November is National Diabetes Month! Having diabetes can increase your risk of foot issues and complications. Diabetes may cause nerve damage that can take away the feeling in your feet. Blood flow to the feet may also be reduced, making it harder to heal an injury or resist infection. Other foot problems that can lead to serious complications for those with diabetes are corns, calluses, hammertoes, bunions, ingrown toenails, infections, and ulcers. Some serious foot problems can even lead to amputations of a toe, foot, or leg. The good news is, there are things you can do to help lower your risk and keep your feet healthy and strong! By following these foot care guidelines by The American College of Foot and Ankle Surgeons, you can help prevent complications of the foot due to diabetes.
- Daily Foot Inspections– Check for cuts, blisters, redness, swelling, or nail problems. Use a mirror to see the bottom of your feet. Careful inspection of your feet on a regular basis is one of the easiest, least expensive and most effective measures for preventing foot complications. By examining your feet daily, and after every injury, you are taking a crucial step to preventing serious foot problems. Call your Podiatrist if you notice any changes in temperature, skin color, pain, or swelling. These could be warning signs of poor circulation or loss of sensation that could potentially lead to something more serious.
- Wash Feet Daily– Always use lukewarm, never hot, water to keep your feet clean. Use a soft washcloth or sponge. Dry by blotting or patting and carefully dry between the toes.
- Moisturize Your Feet Daily– Using a moisturizer can keep dry skin from itching or cracking. Don’t moisturize in between the toes, that can cause a fungal infection.
- Cut Nails Carefully– Cut them straight across and file the edges. Don’t cut nails too short, this can cause ingrown toenails. Call your Podiatrist if you have issues with your nails.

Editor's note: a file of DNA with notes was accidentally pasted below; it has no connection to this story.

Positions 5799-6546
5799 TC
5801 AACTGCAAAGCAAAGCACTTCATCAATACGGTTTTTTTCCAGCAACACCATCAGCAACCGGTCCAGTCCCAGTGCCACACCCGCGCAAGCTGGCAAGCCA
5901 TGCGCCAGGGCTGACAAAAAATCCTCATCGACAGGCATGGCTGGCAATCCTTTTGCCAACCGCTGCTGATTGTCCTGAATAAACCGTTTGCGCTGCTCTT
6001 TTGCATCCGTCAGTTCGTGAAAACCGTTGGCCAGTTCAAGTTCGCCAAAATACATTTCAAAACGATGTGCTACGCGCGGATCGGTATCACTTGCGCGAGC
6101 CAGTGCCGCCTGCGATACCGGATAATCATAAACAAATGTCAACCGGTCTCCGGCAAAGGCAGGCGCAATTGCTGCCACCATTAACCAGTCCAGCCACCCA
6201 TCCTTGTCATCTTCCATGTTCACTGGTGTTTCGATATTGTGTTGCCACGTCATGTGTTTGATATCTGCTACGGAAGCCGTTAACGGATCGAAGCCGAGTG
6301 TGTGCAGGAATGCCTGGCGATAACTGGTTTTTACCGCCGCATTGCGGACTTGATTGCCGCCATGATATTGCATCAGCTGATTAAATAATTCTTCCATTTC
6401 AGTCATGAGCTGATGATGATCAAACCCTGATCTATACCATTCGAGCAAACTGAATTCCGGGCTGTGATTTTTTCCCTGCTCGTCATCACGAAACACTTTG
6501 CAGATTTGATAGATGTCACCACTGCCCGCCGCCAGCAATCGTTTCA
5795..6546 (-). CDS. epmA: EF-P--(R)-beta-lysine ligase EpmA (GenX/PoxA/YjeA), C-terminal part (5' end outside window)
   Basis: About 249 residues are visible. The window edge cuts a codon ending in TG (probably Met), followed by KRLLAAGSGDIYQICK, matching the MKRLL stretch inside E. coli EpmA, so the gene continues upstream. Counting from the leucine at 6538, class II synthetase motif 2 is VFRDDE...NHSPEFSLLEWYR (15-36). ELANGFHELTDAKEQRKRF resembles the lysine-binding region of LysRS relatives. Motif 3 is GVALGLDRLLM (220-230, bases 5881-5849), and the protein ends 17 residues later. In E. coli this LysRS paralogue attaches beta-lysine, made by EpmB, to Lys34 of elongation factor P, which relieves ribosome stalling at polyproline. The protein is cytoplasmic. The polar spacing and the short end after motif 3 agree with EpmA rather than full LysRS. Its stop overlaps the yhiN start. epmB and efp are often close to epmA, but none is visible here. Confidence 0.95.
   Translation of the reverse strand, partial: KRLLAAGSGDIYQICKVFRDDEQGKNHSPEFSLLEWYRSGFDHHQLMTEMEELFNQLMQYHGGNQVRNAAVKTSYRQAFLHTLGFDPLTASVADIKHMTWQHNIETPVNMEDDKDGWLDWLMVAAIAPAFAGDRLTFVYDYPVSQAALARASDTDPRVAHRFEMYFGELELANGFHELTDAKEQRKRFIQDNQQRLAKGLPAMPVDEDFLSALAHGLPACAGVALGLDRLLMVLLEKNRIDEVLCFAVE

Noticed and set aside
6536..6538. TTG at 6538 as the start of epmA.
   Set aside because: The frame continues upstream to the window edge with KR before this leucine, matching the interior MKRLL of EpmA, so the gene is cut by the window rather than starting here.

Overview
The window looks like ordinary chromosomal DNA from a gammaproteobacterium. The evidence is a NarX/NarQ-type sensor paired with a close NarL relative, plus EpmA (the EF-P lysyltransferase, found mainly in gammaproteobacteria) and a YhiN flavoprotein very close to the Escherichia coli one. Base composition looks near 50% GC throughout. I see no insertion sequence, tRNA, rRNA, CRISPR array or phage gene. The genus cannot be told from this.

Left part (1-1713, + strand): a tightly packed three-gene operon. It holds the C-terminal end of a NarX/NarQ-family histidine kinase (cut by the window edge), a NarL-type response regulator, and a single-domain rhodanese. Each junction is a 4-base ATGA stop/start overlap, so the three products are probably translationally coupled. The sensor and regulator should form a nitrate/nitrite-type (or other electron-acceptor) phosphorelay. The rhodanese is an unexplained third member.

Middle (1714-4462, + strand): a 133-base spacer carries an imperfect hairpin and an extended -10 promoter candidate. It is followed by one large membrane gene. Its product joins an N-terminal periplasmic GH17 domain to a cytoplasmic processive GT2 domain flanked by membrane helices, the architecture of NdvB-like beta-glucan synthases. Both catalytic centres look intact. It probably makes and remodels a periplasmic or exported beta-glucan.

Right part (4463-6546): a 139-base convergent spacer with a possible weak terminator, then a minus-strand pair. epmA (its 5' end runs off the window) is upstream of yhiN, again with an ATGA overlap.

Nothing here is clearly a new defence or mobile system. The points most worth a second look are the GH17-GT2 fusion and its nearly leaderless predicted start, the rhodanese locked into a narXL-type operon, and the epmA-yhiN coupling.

- No Bathroom Surgeries– Never treat corns or calluses yourself with “bathroom surgeries” or medicated pads. Your Podiatrist can help you with the appropriate treatment for you.
- Change Socks Daily– Always make sure you are wearing clean dry socks.
- Wear Socks to Bed– If your feet get cold at night, wear socks. Never use heating pads or hot water bottles on your feet if you have diabetes.
- Consider Socks Made for People with Diabetes– These socks do not have elastic tops, have extra custhioning, are higher than the ankle, and are made from moisture wicking material.
- Inspect Shoes– Your feet may not be able to feel things that may have fallen in your shoes. Always shake them out and feel the inside before putting them on.
- Keep Your Feet Warm and Dry– Wear warm socks and shoes in the winter. If your feet get wet in snow or rain, change them as soon as possible.
- Always Wear Shoes– Never walk barefoot even at home. Always wear comfortable, well-fitting shoes or slippers to prevent stepping on something and getting a cut.
- Take Care of Yourself- Keep your blood sugar levels under control.
- Don’t Smoke– Smoking restricts blood flow in your feet.
- Use Antiperspirant on Feet if Needed– If you have excessive sweating on your feet, antiperspirant can help.
- Have Periodic Foot Exams– This is so important for those with diabetes. Make an appointment with your Podiatrist on a regular basis can help prevent foot complications of diabetes.
If you have diabetes, contact Dr. Kylin Kovac and Dr. Jed Erickson at Idaho Foot & Ankle Center. They play a critical role in the prevention and management of complications of the foot in those with diabetes. Diabetes is serious, especially when your feet are involved. Early detection and simple care are just a few things that can be done to control and prevent complications as they arise. By following these guidelines, you can keep your feet safe, strong, and healthy!